Hype: If the résumé gets you the job it's worth the high price tag.

Hypothesis: With more and more articles about guarding against false information on résumés turning up in human resource and personnel journals, it's obvious no candidate will ever be hired on the sole basis of their résumé. ­"It's only the initial screening tool," says Ms. Marquardt.

'There are a lot of other factors that enter into the hiring process; personal interviews, other candidates..."

Antiquated Advice: Résumés should consist of no more than one page of information.

Contemporary Conclusion: Robert Schramm and R. Neil Dortch of the University of Wisconsin in Whitewater, Wis. polled 142 corporate recruiters for a research paper published in The Bulletin for the Association of Business Communication and found that two thirds preferred a maximum résumé length of two pages while 60 percent thought they should only accept one page of information.

Before you switch your typewriter or word processor from "pica" to "elite" type in order to get all your information on one page, remember like Scheulen and Aron Heirnbnrg - every individual has their own biases.

"Most of the research on résumé appearance has been conducted using questionnaire or survey research asking personnel managers about their opinions," says Mr. Bird. "From a psychological standpoint, what people believe is affecting their decisions and what they are actually reacting to is not always the same thing.

What this means is that you can read every résumé survey, study every guide, send a handwritten, three-page résumé to a person who hasn't read the same material as you and still get called for an interview.

Conjecture: You need a professional résumé writer to make you sound good on paper.

Rebuttal: Like political speech writers and corporate communications specialists, a good résumé writer might be able to spin your qualifications into an irresistible job query, but like most good journalists, corporate interviewers are relentless pursuers of honesty.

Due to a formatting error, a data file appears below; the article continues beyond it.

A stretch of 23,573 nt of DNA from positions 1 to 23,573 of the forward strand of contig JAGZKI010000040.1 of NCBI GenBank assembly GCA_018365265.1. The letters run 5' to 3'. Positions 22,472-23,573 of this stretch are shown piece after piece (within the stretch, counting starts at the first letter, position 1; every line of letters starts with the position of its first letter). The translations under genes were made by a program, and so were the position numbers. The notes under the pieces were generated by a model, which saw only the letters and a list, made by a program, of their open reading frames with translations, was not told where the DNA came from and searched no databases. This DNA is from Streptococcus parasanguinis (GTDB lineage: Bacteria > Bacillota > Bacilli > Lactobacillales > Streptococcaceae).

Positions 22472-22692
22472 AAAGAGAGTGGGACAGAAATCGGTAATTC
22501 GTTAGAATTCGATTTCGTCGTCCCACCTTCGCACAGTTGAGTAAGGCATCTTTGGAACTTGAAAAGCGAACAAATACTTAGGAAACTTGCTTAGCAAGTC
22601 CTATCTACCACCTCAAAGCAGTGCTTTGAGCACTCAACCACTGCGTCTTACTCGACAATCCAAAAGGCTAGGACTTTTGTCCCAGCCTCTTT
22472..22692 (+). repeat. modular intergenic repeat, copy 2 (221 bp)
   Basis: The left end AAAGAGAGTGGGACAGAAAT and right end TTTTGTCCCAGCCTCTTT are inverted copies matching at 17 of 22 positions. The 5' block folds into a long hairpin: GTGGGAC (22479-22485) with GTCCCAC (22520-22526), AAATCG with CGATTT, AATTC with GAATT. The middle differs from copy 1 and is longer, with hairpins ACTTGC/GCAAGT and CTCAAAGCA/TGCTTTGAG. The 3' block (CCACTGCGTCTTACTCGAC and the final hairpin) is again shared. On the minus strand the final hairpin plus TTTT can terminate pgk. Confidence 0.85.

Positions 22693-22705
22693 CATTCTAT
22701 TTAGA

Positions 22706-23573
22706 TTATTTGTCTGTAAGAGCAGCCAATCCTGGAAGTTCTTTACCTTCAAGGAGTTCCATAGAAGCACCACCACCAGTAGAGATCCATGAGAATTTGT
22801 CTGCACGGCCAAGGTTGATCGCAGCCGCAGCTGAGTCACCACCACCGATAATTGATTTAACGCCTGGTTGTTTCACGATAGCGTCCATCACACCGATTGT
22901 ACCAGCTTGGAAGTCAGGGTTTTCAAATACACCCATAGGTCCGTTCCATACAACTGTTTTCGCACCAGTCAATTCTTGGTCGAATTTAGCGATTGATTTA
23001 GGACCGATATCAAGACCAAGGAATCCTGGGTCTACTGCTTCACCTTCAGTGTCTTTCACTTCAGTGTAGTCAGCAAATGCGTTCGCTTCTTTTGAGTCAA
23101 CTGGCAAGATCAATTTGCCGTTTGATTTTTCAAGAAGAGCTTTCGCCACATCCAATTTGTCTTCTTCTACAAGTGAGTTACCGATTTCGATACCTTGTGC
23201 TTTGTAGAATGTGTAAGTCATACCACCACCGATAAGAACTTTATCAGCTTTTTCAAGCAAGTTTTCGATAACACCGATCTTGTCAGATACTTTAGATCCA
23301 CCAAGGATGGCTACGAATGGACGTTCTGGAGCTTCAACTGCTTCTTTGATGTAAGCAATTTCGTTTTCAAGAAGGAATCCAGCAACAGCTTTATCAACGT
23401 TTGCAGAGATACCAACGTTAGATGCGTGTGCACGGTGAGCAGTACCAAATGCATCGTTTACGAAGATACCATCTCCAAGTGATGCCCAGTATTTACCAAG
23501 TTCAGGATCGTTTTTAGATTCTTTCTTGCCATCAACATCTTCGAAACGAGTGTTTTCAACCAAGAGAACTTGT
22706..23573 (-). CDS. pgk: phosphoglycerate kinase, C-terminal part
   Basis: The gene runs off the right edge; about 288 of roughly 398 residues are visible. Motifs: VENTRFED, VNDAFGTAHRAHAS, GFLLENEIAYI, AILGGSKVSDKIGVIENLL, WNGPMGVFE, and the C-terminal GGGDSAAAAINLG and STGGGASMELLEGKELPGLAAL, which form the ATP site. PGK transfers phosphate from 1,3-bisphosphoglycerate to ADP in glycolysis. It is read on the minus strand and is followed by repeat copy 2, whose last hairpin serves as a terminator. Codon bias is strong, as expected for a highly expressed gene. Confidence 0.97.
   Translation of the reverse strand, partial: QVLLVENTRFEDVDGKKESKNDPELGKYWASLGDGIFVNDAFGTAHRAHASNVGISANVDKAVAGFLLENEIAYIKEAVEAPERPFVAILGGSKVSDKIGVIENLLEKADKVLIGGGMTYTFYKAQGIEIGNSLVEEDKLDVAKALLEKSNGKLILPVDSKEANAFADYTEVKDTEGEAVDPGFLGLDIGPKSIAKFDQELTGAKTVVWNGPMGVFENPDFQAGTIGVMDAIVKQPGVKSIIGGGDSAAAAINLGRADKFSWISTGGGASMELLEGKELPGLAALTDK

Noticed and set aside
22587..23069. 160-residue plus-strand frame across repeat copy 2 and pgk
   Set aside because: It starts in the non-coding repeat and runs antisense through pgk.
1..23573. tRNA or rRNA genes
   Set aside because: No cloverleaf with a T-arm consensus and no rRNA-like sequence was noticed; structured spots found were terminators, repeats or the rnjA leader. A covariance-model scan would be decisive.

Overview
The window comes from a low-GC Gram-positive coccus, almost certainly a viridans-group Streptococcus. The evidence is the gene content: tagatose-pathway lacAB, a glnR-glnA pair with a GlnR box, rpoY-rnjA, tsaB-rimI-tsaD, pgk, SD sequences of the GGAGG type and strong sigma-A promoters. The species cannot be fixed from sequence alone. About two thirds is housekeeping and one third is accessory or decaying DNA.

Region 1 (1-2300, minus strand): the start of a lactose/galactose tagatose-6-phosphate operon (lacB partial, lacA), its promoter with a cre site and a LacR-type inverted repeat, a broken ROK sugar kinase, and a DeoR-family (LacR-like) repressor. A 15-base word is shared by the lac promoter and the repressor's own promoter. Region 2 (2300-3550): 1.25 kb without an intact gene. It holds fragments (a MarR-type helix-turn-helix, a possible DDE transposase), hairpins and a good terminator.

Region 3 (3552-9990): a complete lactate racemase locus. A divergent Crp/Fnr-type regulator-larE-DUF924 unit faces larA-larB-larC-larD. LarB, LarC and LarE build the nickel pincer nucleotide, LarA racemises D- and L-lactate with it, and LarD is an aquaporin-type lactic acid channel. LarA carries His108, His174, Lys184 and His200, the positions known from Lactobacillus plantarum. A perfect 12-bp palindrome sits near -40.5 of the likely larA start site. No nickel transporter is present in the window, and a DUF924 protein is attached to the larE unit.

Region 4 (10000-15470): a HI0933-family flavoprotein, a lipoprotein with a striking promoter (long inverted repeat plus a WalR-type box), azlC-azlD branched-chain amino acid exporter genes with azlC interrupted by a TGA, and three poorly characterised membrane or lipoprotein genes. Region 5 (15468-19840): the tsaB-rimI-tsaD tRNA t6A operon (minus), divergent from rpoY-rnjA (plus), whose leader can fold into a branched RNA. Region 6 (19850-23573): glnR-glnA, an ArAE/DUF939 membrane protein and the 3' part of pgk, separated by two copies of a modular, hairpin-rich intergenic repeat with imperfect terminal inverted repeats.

"A lot of people today choose professional résumé writers and that's all well and good, but the information has to be truthful." says Stephanie sancino of IBM in Armonk, Ny.

"I've received résumés that will knock your socks off, and after calling the person in, realized they had a professional write their résumé, because they couldn't back up the verbiage in the interview." If you're worried about translating your "PR man's" magic into tangible and demonstrated capabilities, remember: there are no teleprompters in job interviews.

Concoction: A good résumé is all it takes to get a good job.

Truth: Again, job hunting is a competition. The best résumé in the world will barely get you out of the starting block, while those who've prepared themselves with self-evaluations, strong interviewing skills, targeted cover letters and extensive corporate research wilt easily lead the pack to the finish


Delusion: Sending résumés is a good way to test the job rnarket... "to see what's out there for you."

week,! says von Heimburg.

"And our department is one of 20 staffing areas for Honeywell."

With the "outplaced" pool growing more and more each day, very few employers are offering jobs; they are merely auctioning them to the best bidder. If a position exists, with a little research, along with a specific résumé of qualifications related to the criteria of the position you are applying for, you

should easily be able to outbid your competitors. And with assertive follow-up and a sincere interest in the position as a career, you should be an unbeatable candidate.

Tom R. Arterburn is Executive Director of The Resume Institute.